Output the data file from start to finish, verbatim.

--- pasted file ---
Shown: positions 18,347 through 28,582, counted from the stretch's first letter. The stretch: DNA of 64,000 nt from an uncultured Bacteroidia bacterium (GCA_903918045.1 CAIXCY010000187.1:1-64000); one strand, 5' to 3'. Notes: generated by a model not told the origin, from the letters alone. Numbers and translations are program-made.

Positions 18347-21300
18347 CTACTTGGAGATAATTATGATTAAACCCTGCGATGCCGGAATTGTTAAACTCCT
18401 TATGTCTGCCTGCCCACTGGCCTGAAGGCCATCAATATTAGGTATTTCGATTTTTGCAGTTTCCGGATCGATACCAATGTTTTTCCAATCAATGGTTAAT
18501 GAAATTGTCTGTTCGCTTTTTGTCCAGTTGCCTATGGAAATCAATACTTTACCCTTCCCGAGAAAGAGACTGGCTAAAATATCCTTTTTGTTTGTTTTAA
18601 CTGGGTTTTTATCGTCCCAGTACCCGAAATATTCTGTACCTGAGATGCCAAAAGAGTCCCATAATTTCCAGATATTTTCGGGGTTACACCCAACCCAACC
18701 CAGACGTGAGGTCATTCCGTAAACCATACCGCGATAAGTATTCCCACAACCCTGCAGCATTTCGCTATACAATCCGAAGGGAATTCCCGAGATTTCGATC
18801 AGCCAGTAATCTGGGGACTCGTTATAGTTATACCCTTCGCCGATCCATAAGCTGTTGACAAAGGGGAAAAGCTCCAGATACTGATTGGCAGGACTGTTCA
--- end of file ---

Shown: positions 18,347 through 28,582, counted from the stretch's first letter. The stretch: DNA of 64,000 nt from an uncultured Bacteroidia bacterium (GCA_903918045.1 CAIXCY010000187.1:1-64000); one strand, 5' to 3'. Notes: generated by a model not told the origin, from the letters alone. Numbers and translations are program-made.

Positions 18347-21300
18347 CTACTTGGAGATAATTATGATTAAACCCTGCGATGCCGGAATTGTTAAACTCCT
18401 TATGTCTGCCTGCCCACTGGCCTGAAGGCCATCAATATTAGGTATTTCGATTTTTGCAGTTTCCGGATCGATACCAATGTTTTTCCAATCAATGGTTAAT
18501 GAAATTGTCTGTTCGCTTTTTGTCCAGTTGCCTATGGAAATCAATACTTTACCCTTCCCGAGAAAGAGACTGGCTAAAATATCCTTTTTGTTTGTTTTAA
18601 CTGGGTTTTTATCGTCCCAGTACCCGAAATATTCTGTACCTGAGATGCCAAAAGAGTCCCATAATTTCCAGATATTTTCGGGGTTACACCCAACCCAACC
18701 CAGACGTGAGGTCATTCCGTAAACCATACCGCGATAAGTATTCCCACAACCCTGCAGCATTTCGCTATACAATCCGAAGGGAATTCCCGAGATTTCGATC
18801 AGCCAGTAATCTGGGGACTCGTTATAGTTATACCCTTCGCCGATCCATAAGCTGTTGACAAAGGGGAAAAGCTCCAGATACTGATTGGCAGGACTGTTCA